Five months later, the flight attendant filed a claim for workers’ compensation benefits. The flight attendant’s employer argued that she was not acting in the “course and scope” of her employment when she was on the shuttle bus, so she was not entitled to benefits. The judge in Betty’s workers’ compensation hearing, however, ruled in favor of the flight attendant. The judge concluded that the flight attendant was injured on her employer’s premises, that her presence on the shuttle bus was required by the nature of her job, and that her injury was caused by the condition of the bus.

cutting treeCourt decisions can teach many things, even when those cases involve unusual factual situations. For example, consider the recent case of a man who accused a woman of negligence because she allegedly distracted him and caused him to fall from a ladder while he was cutting a tree branch. While that might be a relatively unique circumstance, the ruling allowing the injured man to go forward with his case has implications for a wide range of injured people. Specifically, it teaches that you may be entitled to compensation for your injuries even in circumstances that you wouldn’t expect. The key is never to assume but instead to consult an experienced Pennsylvania premises liability attorney about your situation.

In the case of the man on the ladder, the trial court threw out his case, but the Superior Court concluded that he was entitled to go forward with his injury litigation. The Superior Court, in announcing that it had revived the man’s case, explained that, when it comes to a negligence case, the injured person has a certain set of things he must prove. He must prove that the person he sued had a legal obligation to act or refrain from acting in a certain way toward him. (This is called a “duty of care” in the law.) He also has to prove that the person he sued did not live up to that obligation and that this failure was what caused his injury.

Sometimes, a person may have a legal duty toward you based upon the relationship you have. Even in the absence of a specific relationship recognized by the law, a person may still owe you certain obligations. There are certain legal duties that apply very generally. For example, everyone has a duty to refrain from doing something that she “realizes or should realize that it involves an unreasonable risk of harm to another.” When the court considers such a claim, the judge will look at many things. As an example, in the ladder case, the injured man’s advanced age helped bolster his case. The appeals court wrote in its opinion that it agreed with the man’s argument that “unnecessarily and unreasonably walking towards an elderly man precariously perched upon a ladder, and heading under the soon-to-be-falling branch” could be the basis of a viable lawsuit.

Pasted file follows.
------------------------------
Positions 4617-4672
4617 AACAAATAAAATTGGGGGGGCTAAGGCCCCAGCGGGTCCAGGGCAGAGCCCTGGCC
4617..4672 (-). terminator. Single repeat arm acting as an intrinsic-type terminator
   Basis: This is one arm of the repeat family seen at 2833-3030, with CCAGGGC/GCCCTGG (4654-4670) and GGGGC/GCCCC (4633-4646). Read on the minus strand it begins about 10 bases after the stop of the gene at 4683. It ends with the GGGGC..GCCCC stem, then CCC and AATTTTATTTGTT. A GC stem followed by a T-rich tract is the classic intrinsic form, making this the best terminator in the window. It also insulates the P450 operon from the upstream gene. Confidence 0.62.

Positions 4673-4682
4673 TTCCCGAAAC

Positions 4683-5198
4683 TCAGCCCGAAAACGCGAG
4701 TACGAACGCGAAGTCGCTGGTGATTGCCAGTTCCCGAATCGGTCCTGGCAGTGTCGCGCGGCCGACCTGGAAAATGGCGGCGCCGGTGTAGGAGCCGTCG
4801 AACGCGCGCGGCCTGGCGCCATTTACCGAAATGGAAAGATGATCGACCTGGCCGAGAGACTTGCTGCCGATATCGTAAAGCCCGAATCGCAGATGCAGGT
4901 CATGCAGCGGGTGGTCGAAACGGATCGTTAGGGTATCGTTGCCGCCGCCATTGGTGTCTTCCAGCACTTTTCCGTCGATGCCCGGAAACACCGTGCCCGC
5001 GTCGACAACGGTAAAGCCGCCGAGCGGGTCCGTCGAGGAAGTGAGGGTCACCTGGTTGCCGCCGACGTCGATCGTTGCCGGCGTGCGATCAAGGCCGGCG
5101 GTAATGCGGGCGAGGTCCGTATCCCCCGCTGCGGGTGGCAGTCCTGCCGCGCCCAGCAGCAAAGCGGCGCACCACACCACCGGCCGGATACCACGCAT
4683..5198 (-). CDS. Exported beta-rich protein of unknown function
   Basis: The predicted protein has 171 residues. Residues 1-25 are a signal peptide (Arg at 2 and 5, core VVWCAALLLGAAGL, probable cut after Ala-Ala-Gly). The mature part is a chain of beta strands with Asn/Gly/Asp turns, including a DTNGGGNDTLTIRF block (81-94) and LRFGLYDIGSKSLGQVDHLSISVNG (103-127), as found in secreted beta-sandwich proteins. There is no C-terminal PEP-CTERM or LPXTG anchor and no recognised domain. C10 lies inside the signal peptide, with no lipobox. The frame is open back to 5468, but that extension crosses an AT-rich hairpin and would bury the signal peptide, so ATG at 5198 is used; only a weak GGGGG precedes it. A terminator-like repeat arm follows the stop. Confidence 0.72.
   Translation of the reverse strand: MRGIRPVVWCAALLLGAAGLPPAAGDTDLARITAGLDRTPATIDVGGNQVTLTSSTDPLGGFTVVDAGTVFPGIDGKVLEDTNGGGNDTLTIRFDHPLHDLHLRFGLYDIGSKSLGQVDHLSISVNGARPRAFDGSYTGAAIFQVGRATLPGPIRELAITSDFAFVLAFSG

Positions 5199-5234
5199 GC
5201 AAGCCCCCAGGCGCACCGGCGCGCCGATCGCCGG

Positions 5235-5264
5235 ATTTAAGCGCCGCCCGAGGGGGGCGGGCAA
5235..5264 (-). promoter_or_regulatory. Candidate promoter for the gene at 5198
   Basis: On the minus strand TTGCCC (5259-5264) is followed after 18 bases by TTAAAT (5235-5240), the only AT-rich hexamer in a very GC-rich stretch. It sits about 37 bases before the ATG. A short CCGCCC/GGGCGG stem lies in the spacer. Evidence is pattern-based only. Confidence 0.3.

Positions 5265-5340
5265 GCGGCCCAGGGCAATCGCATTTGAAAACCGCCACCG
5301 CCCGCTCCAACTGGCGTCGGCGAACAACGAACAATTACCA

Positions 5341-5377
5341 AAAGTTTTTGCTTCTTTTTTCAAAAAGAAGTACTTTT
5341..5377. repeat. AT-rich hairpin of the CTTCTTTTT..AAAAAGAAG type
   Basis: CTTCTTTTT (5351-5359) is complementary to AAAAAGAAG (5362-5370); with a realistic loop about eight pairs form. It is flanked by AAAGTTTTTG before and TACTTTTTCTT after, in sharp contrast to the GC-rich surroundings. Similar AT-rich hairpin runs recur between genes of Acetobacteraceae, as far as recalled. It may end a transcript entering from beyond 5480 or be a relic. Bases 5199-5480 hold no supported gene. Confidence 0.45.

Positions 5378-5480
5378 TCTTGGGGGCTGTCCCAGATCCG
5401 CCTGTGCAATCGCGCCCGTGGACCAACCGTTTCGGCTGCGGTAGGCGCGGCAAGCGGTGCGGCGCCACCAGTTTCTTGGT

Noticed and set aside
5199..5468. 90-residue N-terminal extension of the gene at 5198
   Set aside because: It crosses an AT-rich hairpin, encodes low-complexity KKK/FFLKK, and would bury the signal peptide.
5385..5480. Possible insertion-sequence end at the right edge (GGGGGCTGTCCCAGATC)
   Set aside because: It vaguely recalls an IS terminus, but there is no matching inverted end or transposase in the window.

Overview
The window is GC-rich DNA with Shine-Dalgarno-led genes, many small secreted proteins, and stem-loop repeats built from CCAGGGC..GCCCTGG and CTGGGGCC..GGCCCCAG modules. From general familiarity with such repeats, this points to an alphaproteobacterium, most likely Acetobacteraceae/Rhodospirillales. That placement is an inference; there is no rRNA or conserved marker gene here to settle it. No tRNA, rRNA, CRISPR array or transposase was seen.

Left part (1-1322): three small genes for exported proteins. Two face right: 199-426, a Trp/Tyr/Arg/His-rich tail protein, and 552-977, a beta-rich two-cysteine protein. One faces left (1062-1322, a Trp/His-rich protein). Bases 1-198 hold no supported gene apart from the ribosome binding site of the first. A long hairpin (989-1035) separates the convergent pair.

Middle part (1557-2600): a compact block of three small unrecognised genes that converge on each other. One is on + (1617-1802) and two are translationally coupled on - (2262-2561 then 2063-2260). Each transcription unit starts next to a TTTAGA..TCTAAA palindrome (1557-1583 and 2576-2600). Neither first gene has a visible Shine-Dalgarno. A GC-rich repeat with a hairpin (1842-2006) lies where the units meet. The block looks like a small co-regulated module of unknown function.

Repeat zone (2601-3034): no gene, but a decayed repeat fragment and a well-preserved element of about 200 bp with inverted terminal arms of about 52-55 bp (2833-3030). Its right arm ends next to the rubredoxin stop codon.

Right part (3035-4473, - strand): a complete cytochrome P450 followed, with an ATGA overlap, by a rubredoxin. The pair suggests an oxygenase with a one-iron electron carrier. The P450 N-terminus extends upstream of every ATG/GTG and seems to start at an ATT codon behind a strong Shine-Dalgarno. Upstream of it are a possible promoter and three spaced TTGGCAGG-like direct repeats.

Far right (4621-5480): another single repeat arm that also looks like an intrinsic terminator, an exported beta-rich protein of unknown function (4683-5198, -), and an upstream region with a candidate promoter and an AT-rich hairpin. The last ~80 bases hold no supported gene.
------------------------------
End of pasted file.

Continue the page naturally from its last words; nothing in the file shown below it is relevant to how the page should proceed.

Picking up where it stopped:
courtroomThere are many things that can harm your slip-and-fall injury case. Sometimes, some of those things don’t have anything to do with the facts of your case. Your case can get derailed due to non-compliance with procedural rules. Your case can also run into trouble for other things like a failure to provide discovery materials mandated by the court. All of these things highlight how there is more to your case than the facts, and the odds of achieving success can be enhanced by retaining the services of a skilled Pennsylvania premises liability attorney.

Recently, a plaintiff named Ruben found himself in such a situation. Ruben filed a premises liability lawsuit as a result of the injuries he suffered in a slip-and-fall accident. During the preliminary phase of the case, in which each side exchanges information with the other (which is called the “discovery phase”), the defense asked for copies of Ruben’s medical records. Ruben, however, didn’t send those records to the defense, even after a second request. The trial judge threw out Ruben’s case entirely as a sanction for failing to provide the defense with properly requested materials.